An air compressor paired with pneumatic tools can be a great addition to any DIYer's arsenal, whether you're a professional mechanic, or just do a lot of spray painting and nailing. Here's what to look for when selecting an air compressor that suits your needs.
First, look at the type of pneumatic tool you will need for the majority of your projects, then select an air compressor that will fit that need plus a bit more.
Every air tool will have a different PSI (pounds per square inch) rating, from 50 PSI for a spray gun to 90 PSI for a nailer. A single-stage compressor is usually rated at 135 PSI which is good enough for most home workshops.
The most important factor when selecting a compressor is its CFM (cubic feet per minute) rating. CFM is going to determine how many tools you can run, and how much power you're going to have. Every air tool has an operational CFM requirement -- select a compressor with enough CFM to support the most demanding tools in your workshop. Continuous-use air tools, like grinders and sanders, will have higher CFM requirements than intermittent use tools, like a stapler or wrench. (Remember CFI is power, PSI is storage.)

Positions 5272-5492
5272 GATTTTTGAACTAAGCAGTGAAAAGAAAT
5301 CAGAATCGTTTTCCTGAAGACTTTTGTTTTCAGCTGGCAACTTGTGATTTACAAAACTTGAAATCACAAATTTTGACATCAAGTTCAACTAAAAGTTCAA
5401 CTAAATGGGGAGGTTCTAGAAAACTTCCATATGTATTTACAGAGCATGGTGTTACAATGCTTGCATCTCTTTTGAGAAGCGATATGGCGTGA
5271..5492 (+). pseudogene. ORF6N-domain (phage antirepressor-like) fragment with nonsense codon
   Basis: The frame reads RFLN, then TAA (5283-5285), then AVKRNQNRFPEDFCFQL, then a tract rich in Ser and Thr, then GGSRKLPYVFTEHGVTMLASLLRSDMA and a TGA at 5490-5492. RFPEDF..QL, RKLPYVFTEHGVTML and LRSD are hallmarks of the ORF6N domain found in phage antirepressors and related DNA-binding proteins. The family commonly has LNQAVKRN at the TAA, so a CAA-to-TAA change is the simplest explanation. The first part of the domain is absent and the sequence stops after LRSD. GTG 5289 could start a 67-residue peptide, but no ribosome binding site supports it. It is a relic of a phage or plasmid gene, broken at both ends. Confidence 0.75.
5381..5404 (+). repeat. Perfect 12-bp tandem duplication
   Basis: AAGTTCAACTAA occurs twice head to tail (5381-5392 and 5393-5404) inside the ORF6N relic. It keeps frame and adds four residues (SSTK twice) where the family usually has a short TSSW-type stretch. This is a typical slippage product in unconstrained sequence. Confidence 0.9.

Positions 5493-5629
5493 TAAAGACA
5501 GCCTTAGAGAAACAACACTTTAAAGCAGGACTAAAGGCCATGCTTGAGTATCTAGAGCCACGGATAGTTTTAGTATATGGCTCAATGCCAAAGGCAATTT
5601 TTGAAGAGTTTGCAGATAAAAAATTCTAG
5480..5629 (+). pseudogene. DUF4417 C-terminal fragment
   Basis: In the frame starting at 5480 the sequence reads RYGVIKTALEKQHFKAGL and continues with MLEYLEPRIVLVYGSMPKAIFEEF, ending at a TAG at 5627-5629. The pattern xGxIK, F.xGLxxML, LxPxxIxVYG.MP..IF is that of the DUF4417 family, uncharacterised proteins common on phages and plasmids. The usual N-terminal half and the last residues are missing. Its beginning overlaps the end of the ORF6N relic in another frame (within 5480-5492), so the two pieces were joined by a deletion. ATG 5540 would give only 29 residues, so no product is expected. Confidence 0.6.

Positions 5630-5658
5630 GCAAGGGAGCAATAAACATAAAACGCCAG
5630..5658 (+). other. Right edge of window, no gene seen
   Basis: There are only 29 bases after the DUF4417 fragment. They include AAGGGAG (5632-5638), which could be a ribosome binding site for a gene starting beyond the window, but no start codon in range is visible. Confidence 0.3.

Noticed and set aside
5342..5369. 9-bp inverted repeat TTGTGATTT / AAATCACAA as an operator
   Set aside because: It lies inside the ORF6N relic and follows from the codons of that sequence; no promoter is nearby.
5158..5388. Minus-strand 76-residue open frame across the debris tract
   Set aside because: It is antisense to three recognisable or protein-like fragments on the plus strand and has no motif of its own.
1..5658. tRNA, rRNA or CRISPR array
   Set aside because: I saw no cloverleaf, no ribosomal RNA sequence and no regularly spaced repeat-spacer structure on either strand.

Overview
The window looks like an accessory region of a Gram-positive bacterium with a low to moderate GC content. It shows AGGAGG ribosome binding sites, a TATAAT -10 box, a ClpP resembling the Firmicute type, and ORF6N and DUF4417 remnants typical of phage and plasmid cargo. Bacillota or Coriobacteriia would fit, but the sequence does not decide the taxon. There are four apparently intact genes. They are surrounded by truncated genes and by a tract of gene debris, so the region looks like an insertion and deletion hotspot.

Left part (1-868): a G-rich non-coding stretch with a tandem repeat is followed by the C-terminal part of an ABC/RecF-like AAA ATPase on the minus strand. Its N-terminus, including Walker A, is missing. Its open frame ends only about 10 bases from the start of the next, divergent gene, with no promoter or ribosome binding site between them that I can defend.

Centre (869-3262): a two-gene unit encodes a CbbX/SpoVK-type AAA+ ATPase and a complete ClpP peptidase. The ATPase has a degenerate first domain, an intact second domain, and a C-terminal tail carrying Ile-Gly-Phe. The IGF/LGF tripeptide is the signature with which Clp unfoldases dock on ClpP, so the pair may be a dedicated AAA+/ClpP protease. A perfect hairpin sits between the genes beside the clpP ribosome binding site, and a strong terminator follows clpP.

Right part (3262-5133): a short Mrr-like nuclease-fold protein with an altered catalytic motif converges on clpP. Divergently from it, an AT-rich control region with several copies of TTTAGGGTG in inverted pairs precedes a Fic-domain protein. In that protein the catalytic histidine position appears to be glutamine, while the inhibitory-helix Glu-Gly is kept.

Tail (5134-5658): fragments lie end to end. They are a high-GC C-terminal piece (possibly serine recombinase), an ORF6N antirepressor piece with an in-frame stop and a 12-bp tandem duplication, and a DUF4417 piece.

Compressor tank size is also important, but secondary to CFM rating for a home air tool system.
No matter what type of compressor you buy, always remember to drain the water from the tank after each use. Air under pressure creates condensation and this must be removed to prevent rust in the tank.
How to Choose and Use an Air Compressor [This Old House (YouTube)]